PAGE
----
When do young cancer survivors need support?

My team’s research has shown that young survivors’ distress can peak following cancer treatment completion, as they try to reintegrate back into ‘normal life’ with reduced hospital-based supports.1 Indeed, 24% of survivors experience anxiety and depression post-treatment, that can last for years without intervention.2 These adverse mental health outcomes may feed into the overwhelming societal impact of youth cancer: in Australia, adolescent/young adult cancer results in 8,785 disability-adjusted life years lost, comparable to the burdens of cardiovascular disease (7237 years) and suicide (14,954 years).3 Targeting the vulnerable post-treatment period may protect survivors from years of future distress and poor-functioning.


What kind of support is best?

Young survivors want help to develop the psychological skills to navigate life after cancer.4 My research has shown that support that involves teaching coping strategies, over several sessions, is the most effective support in reducing distress and improving quality of life.5 Currently, cognitive-behavioural therapy (CBT) is the gold-standard in promoting resilience through adaptive skills.6 CBT trains individuals to recognise, and change, unhelpful thinking styles and behaviours underpinning their distress. It has been successfully used to prevent, and treat, anxiety and depression among cancer-free young people.7,8 Group-based formats offer a cost-effective model for delivering CBT, which capitalise on the normalising effects of peer-support that young people value.9 For young survivors, group-formats also address the sense of social-disconnection often experienced during treatment.9


Recapture Life: A new online program

‘ReCaPTure LiFe’ (Resilience & Coping skills for young People To Live well Following cancer) is a new online support program for cancer survivors aged 15-25.10 It involves survivors connecting across 6x1.5hour weekly, small-group sessions delivered using innovative online video-conferencing (like group-‘Skype’; See Appendix 1; Video-conferencing screenshot). A trained facilitator (e.g., psychologist) leads each session, supporting survivors to develop coping strategies related to specific survivorship-related concerns (Appendix 2: Session overview).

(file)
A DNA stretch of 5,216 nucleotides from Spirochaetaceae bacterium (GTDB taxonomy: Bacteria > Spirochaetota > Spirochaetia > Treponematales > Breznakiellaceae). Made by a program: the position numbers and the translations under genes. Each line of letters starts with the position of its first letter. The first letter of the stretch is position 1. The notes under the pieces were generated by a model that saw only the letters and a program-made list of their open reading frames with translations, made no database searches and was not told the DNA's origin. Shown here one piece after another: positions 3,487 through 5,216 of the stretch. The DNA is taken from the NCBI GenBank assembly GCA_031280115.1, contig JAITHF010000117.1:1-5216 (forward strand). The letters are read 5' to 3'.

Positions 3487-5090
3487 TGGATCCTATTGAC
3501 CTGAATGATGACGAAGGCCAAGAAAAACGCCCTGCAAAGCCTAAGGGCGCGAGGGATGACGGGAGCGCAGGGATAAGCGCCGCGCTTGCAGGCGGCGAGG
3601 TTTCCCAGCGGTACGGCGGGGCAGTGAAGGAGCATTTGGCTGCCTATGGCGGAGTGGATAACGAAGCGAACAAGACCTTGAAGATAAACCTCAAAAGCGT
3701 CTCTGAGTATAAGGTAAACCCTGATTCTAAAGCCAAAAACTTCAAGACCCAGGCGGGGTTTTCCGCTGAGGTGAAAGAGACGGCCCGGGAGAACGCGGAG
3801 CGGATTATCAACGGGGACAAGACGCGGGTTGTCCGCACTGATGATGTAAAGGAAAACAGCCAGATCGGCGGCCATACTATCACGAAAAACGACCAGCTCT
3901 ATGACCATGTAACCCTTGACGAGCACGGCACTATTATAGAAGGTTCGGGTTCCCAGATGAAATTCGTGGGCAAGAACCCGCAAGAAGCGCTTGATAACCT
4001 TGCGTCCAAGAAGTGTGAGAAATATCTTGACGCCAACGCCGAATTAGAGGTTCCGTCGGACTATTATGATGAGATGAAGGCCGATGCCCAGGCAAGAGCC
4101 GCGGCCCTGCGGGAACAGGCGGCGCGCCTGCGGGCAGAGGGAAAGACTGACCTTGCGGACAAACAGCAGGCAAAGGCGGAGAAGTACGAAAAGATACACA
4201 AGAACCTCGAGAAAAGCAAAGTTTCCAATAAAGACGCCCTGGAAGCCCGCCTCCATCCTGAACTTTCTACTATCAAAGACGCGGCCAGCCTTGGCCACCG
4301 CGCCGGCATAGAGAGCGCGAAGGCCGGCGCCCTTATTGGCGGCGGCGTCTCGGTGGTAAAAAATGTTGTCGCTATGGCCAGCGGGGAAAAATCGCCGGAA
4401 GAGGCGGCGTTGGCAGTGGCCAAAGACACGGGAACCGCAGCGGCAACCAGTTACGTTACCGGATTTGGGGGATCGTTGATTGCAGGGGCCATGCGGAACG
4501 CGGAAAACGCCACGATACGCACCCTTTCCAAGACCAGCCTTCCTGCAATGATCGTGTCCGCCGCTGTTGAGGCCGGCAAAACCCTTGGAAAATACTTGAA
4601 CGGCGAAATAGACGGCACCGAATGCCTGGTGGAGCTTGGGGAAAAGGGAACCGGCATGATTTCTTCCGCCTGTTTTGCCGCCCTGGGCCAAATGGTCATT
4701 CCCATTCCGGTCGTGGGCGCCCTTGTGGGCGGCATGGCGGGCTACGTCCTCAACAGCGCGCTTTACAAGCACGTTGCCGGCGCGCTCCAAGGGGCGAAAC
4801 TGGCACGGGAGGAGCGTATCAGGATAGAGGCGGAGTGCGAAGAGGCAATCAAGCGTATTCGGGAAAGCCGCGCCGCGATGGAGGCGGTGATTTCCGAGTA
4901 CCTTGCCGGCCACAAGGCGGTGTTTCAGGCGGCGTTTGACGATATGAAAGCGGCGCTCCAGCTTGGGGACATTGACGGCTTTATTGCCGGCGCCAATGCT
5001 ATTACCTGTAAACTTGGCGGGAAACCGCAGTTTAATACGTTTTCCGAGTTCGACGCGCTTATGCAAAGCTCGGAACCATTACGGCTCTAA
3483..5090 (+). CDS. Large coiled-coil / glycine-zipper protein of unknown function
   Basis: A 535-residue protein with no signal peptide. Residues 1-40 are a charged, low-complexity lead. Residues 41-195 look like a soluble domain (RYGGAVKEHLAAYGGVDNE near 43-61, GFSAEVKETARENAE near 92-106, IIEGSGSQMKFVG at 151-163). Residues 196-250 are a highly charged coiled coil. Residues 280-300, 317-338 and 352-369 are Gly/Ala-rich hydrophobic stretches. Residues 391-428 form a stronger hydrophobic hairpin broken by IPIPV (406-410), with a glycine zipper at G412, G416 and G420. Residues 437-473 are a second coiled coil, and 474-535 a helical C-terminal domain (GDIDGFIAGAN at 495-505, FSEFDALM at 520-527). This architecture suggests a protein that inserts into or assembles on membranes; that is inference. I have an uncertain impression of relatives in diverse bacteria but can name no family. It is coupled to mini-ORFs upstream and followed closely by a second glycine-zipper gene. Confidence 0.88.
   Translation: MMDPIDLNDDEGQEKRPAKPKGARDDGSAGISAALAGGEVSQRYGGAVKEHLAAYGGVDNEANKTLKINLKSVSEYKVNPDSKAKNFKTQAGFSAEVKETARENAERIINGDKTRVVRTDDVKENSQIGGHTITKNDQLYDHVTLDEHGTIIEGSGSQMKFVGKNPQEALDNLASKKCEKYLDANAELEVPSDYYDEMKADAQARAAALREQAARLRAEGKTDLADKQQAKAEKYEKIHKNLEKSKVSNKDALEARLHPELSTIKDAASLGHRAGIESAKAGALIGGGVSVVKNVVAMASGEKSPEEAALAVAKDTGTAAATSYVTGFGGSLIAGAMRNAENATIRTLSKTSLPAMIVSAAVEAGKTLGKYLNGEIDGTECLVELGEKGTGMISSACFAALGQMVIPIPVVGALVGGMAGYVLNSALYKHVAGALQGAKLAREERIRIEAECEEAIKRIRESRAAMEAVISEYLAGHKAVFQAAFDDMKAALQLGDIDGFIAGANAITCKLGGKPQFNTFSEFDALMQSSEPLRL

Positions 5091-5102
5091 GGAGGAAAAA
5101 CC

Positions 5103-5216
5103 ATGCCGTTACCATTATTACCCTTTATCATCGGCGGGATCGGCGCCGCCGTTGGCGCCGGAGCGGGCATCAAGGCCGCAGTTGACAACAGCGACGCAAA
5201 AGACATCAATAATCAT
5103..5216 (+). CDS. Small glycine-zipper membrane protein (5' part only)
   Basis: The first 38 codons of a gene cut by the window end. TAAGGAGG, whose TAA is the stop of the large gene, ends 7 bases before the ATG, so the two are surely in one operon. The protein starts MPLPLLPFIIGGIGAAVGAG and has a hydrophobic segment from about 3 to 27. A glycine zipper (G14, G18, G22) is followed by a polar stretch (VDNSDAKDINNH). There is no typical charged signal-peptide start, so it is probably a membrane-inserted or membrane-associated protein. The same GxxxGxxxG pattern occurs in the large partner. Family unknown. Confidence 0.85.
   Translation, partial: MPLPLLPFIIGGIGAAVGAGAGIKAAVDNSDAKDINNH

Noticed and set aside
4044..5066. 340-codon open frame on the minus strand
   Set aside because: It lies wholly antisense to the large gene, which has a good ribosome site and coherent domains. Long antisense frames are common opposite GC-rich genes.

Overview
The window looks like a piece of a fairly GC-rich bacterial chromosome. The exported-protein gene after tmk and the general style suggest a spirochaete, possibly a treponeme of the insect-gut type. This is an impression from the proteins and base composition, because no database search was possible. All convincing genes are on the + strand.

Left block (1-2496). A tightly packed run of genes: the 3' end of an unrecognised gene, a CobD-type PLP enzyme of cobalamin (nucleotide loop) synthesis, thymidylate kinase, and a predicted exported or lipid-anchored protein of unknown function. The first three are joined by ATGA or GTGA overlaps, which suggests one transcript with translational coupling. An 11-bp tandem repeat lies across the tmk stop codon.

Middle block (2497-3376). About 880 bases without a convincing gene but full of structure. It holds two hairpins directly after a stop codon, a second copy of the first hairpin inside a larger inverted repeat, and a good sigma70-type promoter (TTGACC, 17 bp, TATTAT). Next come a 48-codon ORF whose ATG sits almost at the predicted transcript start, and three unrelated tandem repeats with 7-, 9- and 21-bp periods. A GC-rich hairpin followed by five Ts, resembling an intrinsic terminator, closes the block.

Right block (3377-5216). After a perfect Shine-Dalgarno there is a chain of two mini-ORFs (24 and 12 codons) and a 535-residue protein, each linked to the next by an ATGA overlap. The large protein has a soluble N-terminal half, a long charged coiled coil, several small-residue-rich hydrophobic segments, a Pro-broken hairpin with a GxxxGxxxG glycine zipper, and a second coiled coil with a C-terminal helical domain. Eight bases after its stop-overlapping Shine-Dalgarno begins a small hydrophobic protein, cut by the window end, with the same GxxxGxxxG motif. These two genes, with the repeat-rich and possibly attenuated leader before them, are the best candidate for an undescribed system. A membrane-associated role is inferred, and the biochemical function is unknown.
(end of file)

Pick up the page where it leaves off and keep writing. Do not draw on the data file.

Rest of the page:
Preliminary findings

I have led a national, multi-site, randomised-controlled trial evaluating Recapture Life.10,11 This trial showed that the Recapture Life program is feasible, acceptable, meets survivors’ needs for psychological support, and reduces their distress over time.11 We delivered online groups across time-zones, to survivors living >4000kms apart.11 We also published world-first guidance on how clinicians can appropriately address unique cancer-related concerns in online, group contexts.12,13 This has laid solid foundations for expanding the use of online interventions in supporting Australian survivors.


The next phase

Despite these promising data, the lack of mental-health professionals in Australian adolescent/young adult oncology is a significant barrier to delivering this model of survivorship support. This next phase will involve building on new research-community partnerships to enable a large-scale dissemination of Recapture Life.